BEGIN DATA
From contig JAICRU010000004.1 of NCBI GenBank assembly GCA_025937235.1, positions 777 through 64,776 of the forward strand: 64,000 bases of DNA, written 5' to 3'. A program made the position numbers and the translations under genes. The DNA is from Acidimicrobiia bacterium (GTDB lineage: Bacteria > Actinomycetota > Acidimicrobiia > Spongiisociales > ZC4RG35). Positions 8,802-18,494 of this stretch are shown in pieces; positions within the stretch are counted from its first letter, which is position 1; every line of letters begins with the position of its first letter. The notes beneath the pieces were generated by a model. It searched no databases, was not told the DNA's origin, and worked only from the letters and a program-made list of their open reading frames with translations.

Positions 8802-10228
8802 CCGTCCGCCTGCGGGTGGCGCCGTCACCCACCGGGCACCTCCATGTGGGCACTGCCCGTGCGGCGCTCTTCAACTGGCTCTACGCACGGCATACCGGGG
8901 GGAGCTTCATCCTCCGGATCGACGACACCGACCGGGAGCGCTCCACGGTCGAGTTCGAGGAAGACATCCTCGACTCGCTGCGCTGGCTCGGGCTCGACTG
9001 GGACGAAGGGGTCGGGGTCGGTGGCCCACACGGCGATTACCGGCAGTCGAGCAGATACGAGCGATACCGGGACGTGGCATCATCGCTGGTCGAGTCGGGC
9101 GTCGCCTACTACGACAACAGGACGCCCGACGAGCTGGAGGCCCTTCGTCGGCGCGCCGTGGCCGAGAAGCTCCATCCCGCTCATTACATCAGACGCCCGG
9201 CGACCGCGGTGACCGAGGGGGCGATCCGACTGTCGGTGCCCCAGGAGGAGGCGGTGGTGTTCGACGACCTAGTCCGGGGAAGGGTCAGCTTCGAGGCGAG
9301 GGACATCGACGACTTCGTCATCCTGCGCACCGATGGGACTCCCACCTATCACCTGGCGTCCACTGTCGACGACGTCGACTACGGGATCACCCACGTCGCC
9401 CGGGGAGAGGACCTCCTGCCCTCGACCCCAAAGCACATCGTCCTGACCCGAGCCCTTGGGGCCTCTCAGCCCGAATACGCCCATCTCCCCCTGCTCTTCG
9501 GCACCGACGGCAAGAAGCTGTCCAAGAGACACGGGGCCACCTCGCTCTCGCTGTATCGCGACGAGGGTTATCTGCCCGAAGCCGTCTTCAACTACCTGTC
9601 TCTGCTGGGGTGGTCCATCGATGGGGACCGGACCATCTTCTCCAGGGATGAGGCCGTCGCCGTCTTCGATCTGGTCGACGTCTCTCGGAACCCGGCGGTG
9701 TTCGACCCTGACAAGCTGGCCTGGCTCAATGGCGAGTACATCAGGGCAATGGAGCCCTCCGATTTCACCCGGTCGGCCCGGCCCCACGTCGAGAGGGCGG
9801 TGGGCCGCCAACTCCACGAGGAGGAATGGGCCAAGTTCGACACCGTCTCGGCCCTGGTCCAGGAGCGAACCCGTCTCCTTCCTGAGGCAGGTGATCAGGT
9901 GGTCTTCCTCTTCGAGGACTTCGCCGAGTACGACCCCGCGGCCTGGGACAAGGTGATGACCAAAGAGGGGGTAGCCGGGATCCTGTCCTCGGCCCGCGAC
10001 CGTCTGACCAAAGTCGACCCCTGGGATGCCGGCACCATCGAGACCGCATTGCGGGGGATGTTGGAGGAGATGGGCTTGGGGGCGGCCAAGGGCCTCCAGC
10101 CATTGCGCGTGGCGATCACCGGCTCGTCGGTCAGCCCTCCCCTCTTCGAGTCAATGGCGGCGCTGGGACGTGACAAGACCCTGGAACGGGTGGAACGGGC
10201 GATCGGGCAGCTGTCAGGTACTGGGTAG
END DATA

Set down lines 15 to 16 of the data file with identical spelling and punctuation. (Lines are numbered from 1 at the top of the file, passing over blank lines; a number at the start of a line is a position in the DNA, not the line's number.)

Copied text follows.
10001 CGTCTGACCAAAGTCGACCCCTGGGATGCCGGCACCATCGAGACCGCATTGCGGGGGATGTTGGAGGAGATGGGCTTGGGGGCGGCCAAGGGCCTCCAGC
10101 CATTGCGCGTGGCGATCACCGGCTCGTCGGTCAGCCCTCCCCTCTTCGAGTCAATGGCGGCGCTGGGACGTGACAAGACCCTGGAACGGGTGGAACGGGC